|Author (Person)||Chapman, Peter|
|Series Title||European Voice|
|Series Details||Vol.7, No.42, 15.11.01, p24|
The European Union should give corporate reporting rules a boost by giving investors and fund managers a yardstick to compare companies' records on environment, ethics and development, a leading investment manager said this week. Rob Lake, head of strategy for socially responsible investment at London-based fund manager Henderson Global Investors, said the lack of standardised reporting rules made it difficult to compare like with like in the EU's 15-country bloc. "We want to get some standardisation of information so that we can make judgements," said Lake whose company has €1.79 billion invested in special 'socially responsible' funds.
A single set of standards would also help companies give clear and unambiguous information to clients across Europe, he said. The UK has already jump-started the process, calling for company reporting on sustainability indicators as part of a broader reform of company law. The European Commission - which counts sustainability as one of its top political priorities - has announced a similar review of EU-wide company law as part of the bid to resurrect proposals for a law on company take-overs. EU member states have already approved plans for firms to use international accounting norms in a bid to remove barriers to the single market caused by different systems. Lake's comments came as US household goods giant Procter and Gamble unveiled its third sustainability report at a Brussels conference of investors and credit ratings agencies.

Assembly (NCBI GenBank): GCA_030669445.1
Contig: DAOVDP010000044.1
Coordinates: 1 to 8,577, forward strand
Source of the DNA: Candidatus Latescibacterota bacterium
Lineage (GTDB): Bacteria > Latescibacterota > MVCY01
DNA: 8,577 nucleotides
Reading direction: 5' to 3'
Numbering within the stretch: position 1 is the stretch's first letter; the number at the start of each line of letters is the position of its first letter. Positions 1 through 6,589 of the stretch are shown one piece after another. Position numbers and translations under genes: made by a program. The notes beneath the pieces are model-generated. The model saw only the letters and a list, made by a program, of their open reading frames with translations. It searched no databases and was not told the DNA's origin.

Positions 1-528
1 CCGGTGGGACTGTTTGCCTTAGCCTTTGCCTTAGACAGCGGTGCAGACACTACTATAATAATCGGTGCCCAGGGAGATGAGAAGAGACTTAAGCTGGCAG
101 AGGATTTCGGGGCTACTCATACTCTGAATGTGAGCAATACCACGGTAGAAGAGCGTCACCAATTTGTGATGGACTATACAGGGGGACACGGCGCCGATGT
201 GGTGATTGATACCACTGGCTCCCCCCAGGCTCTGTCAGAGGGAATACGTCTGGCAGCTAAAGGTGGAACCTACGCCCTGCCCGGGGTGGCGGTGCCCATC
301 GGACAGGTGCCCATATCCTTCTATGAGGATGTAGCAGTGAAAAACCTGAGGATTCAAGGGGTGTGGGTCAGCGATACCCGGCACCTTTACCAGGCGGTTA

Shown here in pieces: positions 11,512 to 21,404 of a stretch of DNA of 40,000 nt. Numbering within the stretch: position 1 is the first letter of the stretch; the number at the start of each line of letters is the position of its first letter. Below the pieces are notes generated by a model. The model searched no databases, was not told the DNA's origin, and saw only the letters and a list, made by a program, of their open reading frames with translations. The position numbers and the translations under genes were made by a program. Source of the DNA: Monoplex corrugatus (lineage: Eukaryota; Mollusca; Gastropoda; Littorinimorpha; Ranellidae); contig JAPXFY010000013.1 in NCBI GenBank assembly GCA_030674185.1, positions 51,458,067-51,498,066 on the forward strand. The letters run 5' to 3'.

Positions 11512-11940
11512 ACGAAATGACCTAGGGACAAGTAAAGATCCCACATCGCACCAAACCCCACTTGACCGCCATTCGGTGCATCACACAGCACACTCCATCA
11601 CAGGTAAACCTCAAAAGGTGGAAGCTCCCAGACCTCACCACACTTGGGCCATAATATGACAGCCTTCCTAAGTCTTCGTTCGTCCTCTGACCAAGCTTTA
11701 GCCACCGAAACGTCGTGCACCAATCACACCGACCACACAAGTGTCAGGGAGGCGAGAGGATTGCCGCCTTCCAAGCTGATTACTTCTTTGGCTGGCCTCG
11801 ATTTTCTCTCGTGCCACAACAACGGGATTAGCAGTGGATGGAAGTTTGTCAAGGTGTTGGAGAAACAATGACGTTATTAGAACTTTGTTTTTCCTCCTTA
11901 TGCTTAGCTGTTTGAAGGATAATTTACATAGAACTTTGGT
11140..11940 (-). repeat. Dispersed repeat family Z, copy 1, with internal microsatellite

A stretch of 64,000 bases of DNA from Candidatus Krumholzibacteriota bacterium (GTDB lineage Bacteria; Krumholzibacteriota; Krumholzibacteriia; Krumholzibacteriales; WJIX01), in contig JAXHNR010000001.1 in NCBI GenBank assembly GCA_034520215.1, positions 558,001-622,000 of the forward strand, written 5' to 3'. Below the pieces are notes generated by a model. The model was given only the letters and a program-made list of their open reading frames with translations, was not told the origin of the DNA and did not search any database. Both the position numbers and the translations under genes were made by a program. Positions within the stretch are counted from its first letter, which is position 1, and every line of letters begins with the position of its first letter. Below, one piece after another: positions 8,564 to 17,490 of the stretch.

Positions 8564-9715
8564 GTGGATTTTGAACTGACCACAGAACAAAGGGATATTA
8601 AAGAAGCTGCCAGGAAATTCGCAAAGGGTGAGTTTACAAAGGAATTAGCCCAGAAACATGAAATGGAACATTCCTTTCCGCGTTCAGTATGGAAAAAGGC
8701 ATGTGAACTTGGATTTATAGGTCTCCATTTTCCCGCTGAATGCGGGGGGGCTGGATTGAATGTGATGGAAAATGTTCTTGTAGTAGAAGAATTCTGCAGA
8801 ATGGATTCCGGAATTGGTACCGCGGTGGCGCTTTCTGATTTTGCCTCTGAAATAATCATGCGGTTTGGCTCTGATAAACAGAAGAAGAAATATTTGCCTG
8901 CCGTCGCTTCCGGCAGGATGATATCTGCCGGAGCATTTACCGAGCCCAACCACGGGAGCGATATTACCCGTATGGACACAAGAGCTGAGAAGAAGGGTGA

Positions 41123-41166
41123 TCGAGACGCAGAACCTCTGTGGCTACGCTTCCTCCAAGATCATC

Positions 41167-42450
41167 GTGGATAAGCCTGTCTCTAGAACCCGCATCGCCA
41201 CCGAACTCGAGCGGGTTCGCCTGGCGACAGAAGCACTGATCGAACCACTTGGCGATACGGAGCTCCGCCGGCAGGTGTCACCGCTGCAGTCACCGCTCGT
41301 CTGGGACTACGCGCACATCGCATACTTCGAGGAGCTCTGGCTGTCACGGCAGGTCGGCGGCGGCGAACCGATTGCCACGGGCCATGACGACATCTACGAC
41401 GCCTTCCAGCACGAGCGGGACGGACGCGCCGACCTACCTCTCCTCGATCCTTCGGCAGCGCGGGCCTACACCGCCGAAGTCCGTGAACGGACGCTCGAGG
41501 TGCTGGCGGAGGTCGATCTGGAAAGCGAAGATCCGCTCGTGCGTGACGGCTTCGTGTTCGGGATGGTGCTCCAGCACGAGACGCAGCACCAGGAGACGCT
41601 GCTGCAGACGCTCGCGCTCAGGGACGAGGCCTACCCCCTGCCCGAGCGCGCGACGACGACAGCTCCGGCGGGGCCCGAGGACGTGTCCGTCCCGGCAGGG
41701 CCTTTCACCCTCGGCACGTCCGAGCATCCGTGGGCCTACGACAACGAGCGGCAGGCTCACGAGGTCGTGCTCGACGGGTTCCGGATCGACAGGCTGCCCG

P & G corporate sustainable development director Peter White said companies could combine sustainability policies with good business sense - and improve the quality of life for the world's poorest people at the same time. "This is enlightened self interest not charity. Charity is fine, but it is not sustainable because it is not going to carry on in the longer term. If you have made money on it then you might do it again, if not you may not," said White, adding that energy efficiency efforts had saved the firm €564 million in a decade.
The European Union should give corporate reporting rules a boost by giving investors and fund managers a yardstick to compare companies' records on environment, ethics and management, according to a leading investment manager.
|Subject Categories||Environment, Values and Beliefs|